"I know that there were many testimonies of what I said during the hours following my traumatic rape but I firmly believe that nothing of what someone else said I said during that time period should be admissible in court," she wrote. "The memories of a few people of the ramblings of a distressed child in pain do not seem to me to be a very precise record to judge as evidence."
After the rape, Lavigne's sister, Lori Haught, adopted Katie and her two brothers. Lori Haught said Saturday that while she never believed her brother was guilty of the crime, she didn't discuss it with his children. She said she wanted to be careful not to influence Katie Haught to think one way or another about her father, she said.
"I spent the whole time in fear, not saying anything for the good of the children," Lori Haught said, noting that as Katie grew older, not discussing her rape caused tension between them.
"We didn't know anything, and they weren't allowed to talk about it," Katie Haught said. "There came a point where I just kind of thought that it didn't matter."
She finally started a discussion about her assault with her aunt and has been trying to clear her father's name ever since. When she was around age 11, court officials conducted tests to determine her ability to testify.
"I guess they said I didn't have the ability to remember it well enough to bother to testify, but I wanted to tell somebody," she said.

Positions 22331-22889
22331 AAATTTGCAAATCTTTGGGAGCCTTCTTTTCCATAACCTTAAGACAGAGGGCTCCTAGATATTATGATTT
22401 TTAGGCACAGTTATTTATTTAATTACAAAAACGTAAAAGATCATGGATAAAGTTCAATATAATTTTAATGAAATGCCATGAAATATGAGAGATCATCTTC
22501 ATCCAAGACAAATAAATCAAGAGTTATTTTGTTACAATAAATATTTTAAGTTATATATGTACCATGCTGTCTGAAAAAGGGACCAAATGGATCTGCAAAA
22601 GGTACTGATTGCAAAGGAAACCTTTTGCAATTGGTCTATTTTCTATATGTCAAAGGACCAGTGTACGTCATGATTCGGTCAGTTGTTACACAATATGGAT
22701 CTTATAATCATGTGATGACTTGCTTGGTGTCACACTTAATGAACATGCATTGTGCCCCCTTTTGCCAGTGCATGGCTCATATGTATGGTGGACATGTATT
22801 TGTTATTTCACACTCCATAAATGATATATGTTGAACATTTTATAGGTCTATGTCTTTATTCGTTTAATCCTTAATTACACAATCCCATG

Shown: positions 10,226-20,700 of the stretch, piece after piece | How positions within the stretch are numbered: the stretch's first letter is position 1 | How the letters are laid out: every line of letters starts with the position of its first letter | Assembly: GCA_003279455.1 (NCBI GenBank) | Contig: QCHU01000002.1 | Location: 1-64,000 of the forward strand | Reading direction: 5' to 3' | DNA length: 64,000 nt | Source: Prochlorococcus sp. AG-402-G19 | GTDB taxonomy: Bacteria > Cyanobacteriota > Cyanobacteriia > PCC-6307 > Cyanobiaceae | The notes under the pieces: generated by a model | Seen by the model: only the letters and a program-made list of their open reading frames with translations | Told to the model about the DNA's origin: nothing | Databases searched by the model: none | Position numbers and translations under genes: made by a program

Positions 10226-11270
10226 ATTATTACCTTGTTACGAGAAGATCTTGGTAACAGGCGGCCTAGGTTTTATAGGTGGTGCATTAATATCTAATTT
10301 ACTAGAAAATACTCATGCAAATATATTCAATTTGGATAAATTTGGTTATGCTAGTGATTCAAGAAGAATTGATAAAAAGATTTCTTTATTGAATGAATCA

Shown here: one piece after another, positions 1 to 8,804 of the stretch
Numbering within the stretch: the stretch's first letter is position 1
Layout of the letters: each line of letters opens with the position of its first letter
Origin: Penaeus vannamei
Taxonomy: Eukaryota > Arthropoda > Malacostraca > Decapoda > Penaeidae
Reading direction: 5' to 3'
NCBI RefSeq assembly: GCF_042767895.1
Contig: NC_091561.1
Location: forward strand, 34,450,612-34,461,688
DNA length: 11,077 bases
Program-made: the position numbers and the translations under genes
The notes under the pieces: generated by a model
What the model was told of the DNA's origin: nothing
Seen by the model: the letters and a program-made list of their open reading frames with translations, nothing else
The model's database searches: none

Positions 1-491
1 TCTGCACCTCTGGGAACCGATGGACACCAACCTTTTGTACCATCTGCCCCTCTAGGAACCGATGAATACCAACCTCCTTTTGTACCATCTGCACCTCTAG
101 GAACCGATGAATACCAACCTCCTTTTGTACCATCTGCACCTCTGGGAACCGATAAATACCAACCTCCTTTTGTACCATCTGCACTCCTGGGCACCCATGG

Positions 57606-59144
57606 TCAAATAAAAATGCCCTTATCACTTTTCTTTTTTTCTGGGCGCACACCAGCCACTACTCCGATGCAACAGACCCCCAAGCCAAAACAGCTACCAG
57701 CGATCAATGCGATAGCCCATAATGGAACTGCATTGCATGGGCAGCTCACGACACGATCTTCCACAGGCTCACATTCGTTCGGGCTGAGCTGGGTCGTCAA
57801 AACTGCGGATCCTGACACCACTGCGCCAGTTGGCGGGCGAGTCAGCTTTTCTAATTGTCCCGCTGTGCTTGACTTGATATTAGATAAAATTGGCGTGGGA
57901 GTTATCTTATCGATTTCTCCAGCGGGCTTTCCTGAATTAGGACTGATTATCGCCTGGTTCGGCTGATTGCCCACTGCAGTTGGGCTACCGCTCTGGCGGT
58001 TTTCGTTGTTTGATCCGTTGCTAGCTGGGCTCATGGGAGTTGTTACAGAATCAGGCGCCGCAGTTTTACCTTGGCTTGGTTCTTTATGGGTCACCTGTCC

Although she doesn't remember much about the rape, she said she does remember not ever being afraid of her father.
"I remember some things, but I just know there's no way it was my dad, because I remember that right after this happened he came into the bathroom and found me and I wasn't afraid of him," she said. "How is that logical that I would just get completely abused by him and not worry about it what so ever 20 minutes later?"
Lori Haught has been working to garner national media attention for her brother's case since finding out he must return to prison. Letters have also been sent to groups that work to free innocent people from prison.
Joe Lavigne said Saturday that although he's nervous, he's prepared to return to prison.
"I think the only reason I'm able to maintain at all now is because I kept it in my mind that this was a possibly," he said. "I made sure to enjoy my life and do the right thing everyday."
The Supreme Court's decision was delivered the day before Thanksgiving. Lavigne remained free on Sunday. He said his parole date is 2021 and his release date is 2035.
Sorsaia couldn't be reached for comment over the weekend.
This time, Katie Haught said seeing her father being taken to jail is more difficult than when she was younger.
"The second time around is worse, because now I really know him. Before I had vague memories, but now we've actually gotten to know each other," she said.
Her daughter, who was born about a month after Lavigne was released, will also suffer, she said.
"His granddaughter will never get to know him either," Katie Haught said.
Reach Kate White at firstname.lastname@example.org or 304-348-1723.